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Monument to Joseph Jenkins, Middle Enclosure

A Grade II Listed Building in Islington, London

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Coordinates

Latitude: 51.5237 / 51°31'25"N

Longitude: -0.0891 / 0°5'20"W

OS Eastings: 532668

OS Northings: 182264

OS Grid: TQ326822

Mapcode National: GBR S7.4Z

Mapcode Global: VHGQT.DYSS

Entry Name: Monument to Joseph Jenkins, Middle Enclosure

Listing Date: 21 February 2011

Grade: II

Source: Historic England

Source ID: 1396527

English Heritage Legacy ID: 508567

Location: Islington, London, EC1Y

County: London

District: Islington

Electoral Ward/Division: Bunhill

Built-Up Area: Islington

Traditional County: Middlesex

Lieutenancy Area (Ceremonial County): Greater London

Church of England Parish: St Giles Cripplegate

Church of England Diocese: London

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Listing Text


635-1/0/10228 BUNHILL FIELDS BURIAL GROUND
21-FEB-11 Monument to Joseph Jenkins, Middle enc
losure

GV II
Headstone of Joseph Jenkins, early C19

LOCATION: 532668.3, 182263.6

MATERIALS: Sandstone

DESCRIPTION: The monument takes the form of an upright stone slab with a shaped top. The inscription commemorates the Revd Joseph Jenkins D.D. along with his daughters Sarah and Priscilla, both of whom died in 1801 aged seven and eleven respectively. A verse beneath reads: 'Corruption and worms / Shall but refine this flesh / Till my triumphant spirit comes / To put it on afresh.'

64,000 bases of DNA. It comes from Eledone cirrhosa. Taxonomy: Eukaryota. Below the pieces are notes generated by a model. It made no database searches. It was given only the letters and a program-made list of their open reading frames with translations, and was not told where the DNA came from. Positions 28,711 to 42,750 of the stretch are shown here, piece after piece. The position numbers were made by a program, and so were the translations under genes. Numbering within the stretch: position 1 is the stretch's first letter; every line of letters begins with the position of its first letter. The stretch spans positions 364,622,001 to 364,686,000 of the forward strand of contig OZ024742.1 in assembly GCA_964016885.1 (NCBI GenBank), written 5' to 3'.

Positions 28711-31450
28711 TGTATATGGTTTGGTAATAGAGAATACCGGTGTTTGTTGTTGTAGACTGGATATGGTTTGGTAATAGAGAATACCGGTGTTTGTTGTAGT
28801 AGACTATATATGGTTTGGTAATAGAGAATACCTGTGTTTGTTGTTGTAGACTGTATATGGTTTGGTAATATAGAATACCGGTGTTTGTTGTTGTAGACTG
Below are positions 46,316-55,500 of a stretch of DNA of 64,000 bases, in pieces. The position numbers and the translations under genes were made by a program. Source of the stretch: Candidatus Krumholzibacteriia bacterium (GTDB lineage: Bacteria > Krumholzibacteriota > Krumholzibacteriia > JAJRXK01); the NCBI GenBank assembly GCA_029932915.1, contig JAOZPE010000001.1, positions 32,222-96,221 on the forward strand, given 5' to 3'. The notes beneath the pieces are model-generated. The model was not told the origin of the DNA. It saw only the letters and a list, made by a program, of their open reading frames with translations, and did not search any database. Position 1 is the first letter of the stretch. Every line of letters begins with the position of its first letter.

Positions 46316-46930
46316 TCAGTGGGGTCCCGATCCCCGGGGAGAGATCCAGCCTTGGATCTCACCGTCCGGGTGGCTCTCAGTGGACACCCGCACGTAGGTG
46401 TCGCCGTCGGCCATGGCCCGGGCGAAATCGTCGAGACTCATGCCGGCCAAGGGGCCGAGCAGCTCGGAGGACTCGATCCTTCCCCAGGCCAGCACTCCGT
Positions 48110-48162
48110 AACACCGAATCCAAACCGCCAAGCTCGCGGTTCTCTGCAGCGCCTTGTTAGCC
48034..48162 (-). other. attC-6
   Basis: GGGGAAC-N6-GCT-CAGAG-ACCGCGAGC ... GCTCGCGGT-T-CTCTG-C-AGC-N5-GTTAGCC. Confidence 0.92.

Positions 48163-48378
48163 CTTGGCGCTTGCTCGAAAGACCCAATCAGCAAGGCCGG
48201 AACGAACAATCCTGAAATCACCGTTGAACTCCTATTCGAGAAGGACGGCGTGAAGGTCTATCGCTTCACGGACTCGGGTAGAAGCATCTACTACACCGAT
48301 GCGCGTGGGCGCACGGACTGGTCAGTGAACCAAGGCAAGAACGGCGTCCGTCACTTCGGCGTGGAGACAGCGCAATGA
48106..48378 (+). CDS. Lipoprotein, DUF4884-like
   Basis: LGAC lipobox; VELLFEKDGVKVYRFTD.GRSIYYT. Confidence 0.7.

HISTORY: Joseph Jenkins (1743-1819) was born in Wrexham and educated in London and at King's College, Aberdeen. After graduating in 1765 he moved to London, where he was baptised at Samuel Stennett's church in Lincoln's Inn Fields. Around 1770 he returned to Wrexham, becoming pastor of the joint Baptist-Independent church known as the Old Meeting, formerly presided over by his father. His twenty-year incumbency was marked by disputes over doctrine and the practice of infant baptism, which he strenuously opposed. He returned to London in 1795, serving as minister to various congregations before founding a new church in the Old Kent Road. He published a number of sermons and devotional works, and was made Doctor of Divinity by the University of Edinburgh in 1790.

Bunhill Fields was first enclosed as a burial ground in 1665. Thanks to its location just outside the City boundary, and its independence from any Established place of worship, it became London's principal Nonconformist cemetery, the burial place of John Bunyan, Daniel Defoe, William Blake and other leading religious and intellectual figures. It was closed for burials in 1853, laid out as a public park in 1867, and re-landscaped following war damage by Bridgewater and Shepheard in 1964-5.

SOURCES: Corporation of London, A History of the Bunhill Fields Burial Ground (1902).
J H Y Briggs, entry on Jenkins in The Oxford Dictionary of National Biography, www.oxforddnb.com (retrieved on 9 June 2009).